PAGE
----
The ongoing pandemic forced many doctors and patients into setting appointments online. Many are reluctant however as not all parties are familiar with the technology and there are prevalent PHI security risks.
Many people are reluctant to try telehealth in fear of technical mishaps. Those providing telehealth solutions should assist their clients with detailed walkthroughs, step-by-step tutorials, and even trial calls or simulations for both doctors and patients. To help with the steep learning curve, the application of choice should depend on the doctors’ preference. In circumstances where technical difficulties are too much, clinical coordinators and managers must assist in troubleshooting.
It is not enough that security measures are enforced – these must be properly communicated to clients who are resistant to telemedicine. They require assurance and the best way to do that is to thoroughly explain the nature and necessity of the online appointment and how these can be secured. Multiple security methods for conducting meetings are ready through available technology. With these safeguards, patients can better relay concerns while doctors can provide more accurate assessments.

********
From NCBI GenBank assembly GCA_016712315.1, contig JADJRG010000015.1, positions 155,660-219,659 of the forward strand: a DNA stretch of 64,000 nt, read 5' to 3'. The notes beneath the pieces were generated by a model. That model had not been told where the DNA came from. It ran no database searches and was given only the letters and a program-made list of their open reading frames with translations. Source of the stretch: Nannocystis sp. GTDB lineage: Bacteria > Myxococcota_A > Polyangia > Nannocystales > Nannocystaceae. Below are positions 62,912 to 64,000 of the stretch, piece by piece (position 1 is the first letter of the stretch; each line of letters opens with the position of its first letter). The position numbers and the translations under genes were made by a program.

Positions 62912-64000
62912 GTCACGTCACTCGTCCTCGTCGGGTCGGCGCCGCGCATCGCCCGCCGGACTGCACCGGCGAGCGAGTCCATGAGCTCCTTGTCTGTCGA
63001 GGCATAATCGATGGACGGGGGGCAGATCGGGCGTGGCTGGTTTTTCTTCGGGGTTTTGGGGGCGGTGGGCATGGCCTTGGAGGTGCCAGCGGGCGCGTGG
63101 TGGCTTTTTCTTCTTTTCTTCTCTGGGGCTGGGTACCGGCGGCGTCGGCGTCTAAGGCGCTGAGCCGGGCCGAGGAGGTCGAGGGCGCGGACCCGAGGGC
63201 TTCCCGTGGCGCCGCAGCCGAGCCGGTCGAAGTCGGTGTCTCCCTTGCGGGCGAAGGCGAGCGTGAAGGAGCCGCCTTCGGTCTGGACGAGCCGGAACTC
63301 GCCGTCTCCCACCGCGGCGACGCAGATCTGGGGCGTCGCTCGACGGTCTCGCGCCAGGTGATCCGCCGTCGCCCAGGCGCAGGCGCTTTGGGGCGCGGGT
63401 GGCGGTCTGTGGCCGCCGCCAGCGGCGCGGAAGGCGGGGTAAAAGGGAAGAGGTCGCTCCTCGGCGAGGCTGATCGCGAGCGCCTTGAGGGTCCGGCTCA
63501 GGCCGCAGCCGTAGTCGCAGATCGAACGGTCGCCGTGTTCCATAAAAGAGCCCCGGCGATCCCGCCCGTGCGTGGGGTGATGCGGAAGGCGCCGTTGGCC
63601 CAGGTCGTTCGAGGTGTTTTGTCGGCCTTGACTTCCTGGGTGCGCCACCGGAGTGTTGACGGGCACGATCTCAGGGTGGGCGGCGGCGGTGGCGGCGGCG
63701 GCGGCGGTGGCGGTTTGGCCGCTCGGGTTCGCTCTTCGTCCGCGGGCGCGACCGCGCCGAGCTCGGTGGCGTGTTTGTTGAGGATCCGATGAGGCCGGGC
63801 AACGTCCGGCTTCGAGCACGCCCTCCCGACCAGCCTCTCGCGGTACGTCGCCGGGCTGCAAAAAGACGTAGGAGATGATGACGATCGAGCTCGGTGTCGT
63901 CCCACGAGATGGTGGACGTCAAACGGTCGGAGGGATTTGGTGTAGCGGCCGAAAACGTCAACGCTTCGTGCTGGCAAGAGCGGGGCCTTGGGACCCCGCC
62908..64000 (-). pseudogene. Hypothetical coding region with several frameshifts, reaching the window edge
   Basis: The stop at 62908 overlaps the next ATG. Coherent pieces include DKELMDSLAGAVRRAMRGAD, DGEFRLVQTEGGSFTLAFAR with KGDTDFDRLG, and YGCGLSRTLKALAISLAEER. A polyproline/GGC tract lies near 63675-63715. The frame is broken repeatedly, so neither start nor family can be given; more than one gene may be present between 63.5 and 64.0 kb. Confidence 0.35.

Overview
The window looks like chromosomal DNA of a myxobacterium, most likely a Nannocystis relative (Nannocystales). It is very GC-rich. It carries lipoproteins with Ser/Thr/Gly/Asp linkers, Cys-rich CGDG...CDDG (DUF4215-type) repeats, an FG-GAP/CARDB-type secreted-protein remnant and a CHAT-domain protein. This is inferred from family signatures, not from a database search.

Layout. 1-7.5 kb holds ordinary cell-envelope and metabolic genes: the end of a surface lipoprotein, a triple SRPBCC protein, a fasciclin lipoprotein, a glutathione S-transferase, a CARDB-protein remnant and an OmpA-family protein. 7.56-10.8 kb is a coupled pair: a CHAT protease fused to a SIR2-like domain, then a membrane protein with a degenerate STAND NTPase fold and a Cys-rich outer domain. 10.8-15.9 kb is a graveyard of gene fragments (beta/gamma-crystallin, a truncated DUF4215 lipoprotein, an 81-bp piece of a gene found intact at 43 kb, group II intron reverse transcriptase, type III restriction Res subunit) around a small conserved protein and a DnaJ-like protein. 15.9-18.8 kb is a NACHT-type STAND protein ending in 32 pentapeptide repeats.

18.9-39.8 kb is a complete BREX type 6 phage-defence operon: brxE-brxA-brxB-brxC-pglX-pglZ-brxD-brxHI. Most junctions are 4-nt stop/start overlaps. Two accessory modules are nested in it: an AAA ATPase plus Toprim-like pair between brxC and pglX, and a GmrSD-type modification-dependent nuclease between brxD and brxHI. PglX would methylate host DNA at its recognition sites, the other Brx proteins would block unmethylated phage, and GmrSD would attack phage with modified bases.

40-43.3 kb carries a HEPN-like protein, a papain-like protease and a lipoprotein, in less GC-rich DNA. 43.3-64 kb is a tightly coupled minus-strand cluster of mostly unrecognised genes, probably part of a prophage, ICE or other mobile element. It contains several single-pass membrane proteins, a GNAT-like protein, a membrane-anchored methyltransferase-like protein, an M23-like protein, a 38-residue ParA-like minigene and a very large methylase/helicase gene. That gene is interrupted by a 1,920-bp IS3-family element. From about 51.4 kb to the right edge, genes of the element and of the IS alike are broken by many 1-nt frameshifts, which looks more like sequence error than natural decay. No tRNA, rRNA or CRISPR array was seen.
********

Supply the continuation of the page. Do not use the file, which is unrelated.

Typically, engagements occur in such order: Should an appointment be scheduled, the patient will be informed via email. They are then to accomplish a form to update their records. Fifteen minutes prior to the actual consultation, the solutions provider will assist the patient in setting up their hardware and ensuring that all required applications are online. Once this pre-test is successful, the actual appointment may begin. At the end of the meeting, the information will be documented in the patient’s EMR chart. The practitioner may then carry on with writing prescriptions to be forwarded to the pharmacy or through other medical assistants.
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